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How To Create HDR Images With Photoshop (At Last!)

I like using HDR to create dynamic images, but one subject I haven't covered in the blog is how to do it with Photoshop cs3!

It's easy to dismiss doing HDR in Photoshop - Photomatix is the brand leader, and I have to admit that Adobe haven't exactly made it easy and obvious to do, but it can produce very nice results....

Getting Started - Taking The Photographs

If you're going to shoot HDR, it's important to understand what HDR (or HDRi) images are, why they're useful, and how to do it.

The problem with digital cameras is that they can't capture all of the detail in a scene. Detail can be lost in the shadows (where its too dark) and in the high-lights (where it's too bright). HDR, or High Dynamic Range Images are a technique where you combine images of the same scene, taken at different exposures, that each separately record different parts of that detail.

So if you think a scene is suitable for HDR, first you need to think about the stability of your camera. Use a tripod or some sort of support, or a high shutter speed and try to stand very still.

Next up is how you're going to capture the different detail. Check your camera's manual and see if it can do exposure-bracketing. If it does, go to aperture priority mode, turn exposure bracketing on, and when you take a picture the camera will also take some under and over-exposed shots. It doesn't matter how many - three is usually the minimum.

If you haven't got bracketing you're going to have to go to manual mode, get a correct exposure and then vary your shutter speed to capture the different details.

jpg or RAW? Jpg is a lot faster, the hdrs are a lot smaller, but if your version of RAW is supported, that'll give you better results. I shoot in the highest quality .jpg, 'cos my camera doesn't shoot RAW.

Once you're done, head on home, copy your photo's to your hard drive and fire up Photoshop. I'm using CS3 in this tutorial.


First up, we need to create the HDR. Click File, Automate, Merge to HDR:

Then you'll see this dialogue box:

Click the browse button to find your photos, select them (ctrl click each one to do them all at the same time), make sure the "Attempt to Automatically Align Images" box is ticked, then click OK.

This will appear next:

Make sure "response curve" is automatic, and "bit depth" is 32 (or the max).

After a bit our HDR 32 bit image will appear:

Now there isn't that much we can do with this, and it probably doesn't look too great. This is because our computer monitors can't display a HDR image - the screen just isn't light or dark enough - so we've got to convert it to 8 or 16 bits so we see it properly and edit it.

So what we need to do now is click Image, Mode, then 8 or 16 bits. 16 bits is better, you've got more colour depth, but not all your filters will work. My advice is to work in 16 bits and change to 8 bits if a filter needs it. You will have to change the mode to 8 bits to save as a.jpg - don't forget!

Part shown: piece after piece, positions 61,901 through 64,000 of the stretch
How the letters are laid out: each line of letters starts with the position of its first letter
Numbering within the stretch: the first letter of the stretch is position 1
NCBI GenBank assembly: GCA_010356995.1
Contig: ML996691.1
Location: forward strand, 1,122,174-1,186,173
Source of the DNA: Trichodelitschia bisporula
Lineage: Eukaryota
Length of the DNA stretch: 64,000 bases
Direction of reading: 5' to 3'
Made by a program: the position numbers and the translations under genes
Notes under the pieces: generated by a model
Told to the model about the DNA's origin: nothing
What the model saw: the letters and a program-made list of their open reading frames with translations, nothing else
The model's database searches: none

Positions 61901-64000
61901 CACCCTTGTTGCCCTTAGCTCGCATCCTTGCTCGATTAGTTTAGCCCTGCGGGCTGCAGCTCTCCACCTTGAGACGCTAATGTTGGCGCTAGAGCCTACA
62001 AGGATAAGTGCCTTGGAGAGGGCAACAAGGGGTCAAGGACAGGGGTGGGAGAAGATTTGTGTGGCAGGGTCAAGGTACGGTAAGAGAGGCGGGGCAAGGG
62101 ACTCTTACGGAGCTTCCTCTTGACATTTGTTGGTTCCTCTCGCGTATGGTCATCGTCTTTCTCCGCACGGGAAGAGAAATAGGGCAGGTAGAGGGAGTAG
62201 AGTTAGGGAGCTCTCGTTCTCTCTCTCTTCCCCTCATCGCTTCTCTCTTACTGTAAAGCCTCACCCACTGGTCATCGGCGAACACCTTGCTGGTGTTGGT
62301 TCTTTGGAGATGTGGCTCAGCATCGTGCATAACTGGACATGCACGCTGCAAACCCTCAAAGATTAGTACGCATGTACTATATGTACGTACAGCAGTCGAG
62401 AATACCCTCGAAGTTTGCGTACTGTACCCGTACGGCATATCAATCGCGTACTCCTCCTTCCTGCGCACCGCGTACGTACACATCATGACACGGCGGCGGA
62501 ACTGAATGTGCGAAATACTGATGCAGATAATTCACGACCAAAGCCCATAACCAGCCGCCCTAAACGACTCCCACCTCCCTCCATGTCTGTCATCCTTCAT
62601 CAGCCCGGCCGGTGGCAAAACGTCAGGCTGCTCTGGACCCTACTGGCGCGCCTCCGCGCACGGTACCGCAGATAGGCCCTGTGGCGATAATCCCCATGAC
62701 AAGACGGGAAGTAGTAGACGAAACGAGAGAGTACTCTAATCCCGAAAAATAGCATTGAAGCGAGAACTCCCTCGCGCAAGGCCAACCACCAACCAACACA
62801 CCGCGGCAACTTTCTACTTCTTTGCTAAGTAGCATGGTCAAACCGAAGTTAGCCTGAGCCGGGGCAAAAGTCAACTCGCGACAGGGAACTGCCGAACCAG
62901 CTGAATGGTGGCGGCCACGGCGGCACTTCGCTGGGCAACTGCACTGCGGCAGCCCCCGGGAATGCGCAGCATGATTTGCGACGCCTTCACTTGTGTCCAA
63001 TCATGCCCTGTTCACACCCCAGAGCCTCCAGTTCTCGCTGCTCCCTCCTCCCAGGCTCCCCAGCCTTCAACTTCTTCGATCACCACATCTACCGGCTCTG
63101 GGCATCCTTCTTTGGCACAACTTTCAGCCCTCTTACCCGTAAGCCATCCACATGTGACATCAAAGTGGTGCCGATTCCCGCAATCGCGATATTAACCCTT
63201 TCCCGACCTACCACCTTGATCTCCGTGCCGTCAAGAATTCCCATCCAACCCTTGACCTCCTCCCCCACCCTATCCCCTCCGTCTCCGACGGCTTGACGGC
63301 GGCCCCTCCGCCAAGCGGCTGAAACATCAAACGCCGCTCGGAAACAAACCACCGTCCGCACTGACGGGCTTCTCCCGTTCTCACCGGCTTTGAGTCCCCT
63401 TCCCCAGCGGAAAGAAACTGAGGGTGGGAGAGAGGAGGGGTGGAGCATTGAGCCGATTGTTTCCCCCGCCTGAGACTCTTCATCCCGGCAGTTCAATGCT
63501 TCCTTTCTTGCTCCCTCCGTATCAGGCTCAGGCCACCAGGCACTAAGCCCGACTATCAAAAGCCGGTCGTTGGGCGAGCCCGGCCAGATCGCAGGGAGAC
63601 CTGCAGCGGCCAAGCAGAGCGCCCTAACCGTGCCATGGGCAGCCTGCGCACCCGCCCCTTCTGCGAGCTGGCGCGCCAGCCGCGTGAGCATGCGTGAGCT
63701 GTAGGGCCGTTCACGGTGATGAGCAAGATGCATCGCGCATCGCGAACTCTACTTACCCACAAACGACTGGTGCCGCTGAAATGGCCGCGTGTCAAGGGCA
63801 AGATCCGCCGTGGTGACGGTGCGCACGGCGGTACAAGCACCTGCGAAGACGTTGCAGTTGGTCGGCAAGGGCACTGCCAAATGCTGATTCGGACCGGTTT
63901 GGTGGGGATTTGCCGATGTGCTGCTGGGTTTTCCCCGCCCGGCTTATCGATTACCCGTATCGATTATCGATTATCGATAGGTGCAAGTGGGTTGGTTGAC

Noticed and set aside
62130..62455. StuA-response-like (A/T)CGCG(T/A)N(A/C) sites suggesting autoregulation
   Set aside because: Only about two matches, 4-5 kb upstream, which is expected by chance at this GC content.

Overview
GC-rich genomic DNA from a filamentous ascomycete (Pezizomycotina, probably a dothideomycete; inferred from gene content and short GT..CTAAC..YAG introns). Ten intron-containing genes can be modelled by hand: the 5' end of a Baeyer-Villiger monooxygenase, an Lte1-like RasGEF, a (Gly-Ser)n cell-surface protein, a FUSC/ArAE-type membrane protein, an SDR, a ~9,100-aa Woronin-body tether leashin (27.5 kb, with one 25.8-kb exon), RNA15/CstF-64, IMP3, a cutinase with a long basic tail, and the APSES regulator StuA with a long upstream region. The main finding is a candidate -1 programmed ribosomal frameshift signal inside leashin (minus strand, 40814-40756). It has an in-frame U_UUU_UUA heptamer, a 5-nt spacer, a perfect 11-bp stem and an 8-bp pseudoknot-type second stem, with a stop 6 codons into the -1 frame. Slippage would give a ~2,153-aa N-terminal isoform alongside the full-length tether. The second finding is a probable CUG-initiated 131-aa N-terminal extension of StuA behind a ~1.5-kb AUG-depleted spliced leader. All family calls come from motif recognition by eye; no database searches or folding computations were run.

We'll now get the tone-mapping dialogue box up. It looks a bit complicated, but don't worry, I'll show you what to do:

The options in the dialogue box control how Photoshop converts our HDR to a normal 16 or 8 bit image, and it has a few different ways of doing it. Make sure the preview box is ticked and try the different methods, but don't click OK yet.

We want to play with the last option, Local Adaption, so select that method, and make sure the "Tone Curve and Histogram" are visible by clicking the little arrows.

Your photo probably looks dreadful at this point - your "tone curve" will be a straight line, but we're going to alter the tone curve to make it better.

If you've worked with curves adjustments layers already, you'll know that this curve controls the brightness of different tones across the spectrum of the image - and we can adjust the local contrast by adjusting the shape of the curve.

Confused? Don't worry. Just click in the middle of the "curve" and drag the line down a bit. Now do the same a bit further up the curve, then a bit further down. You can play around with these points, and create a few more, until you're happy with the image. Remember this is not the final version - we're still going to be doing our normal Photoshop editing, so don't get too obsessed, we just want to bring out the detail in the highlights (sky) and the shadows (ground).

If you like it, click OK, if not click Reset and try again, or choose one of the other methods.

If you've got a slow PC like mine, go and make a cup of tea while it renders.

Now we should have an 8 or 16 bit image we can work on as normal:

Now's probably a good time to save it as a .psd (that way we won't lose any detail), and then you can start you normal editing process.

This is what I went for with this image:

When you're finished, remember to make sure you're in 8 bit mode if you want to save as a jpeg.

Cheers, Rob.

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  • Response
    I always take hdr images on my android phone but never took in my camera. This is very interesting tutorial which makes me to learn soon and implement it as early as possible.

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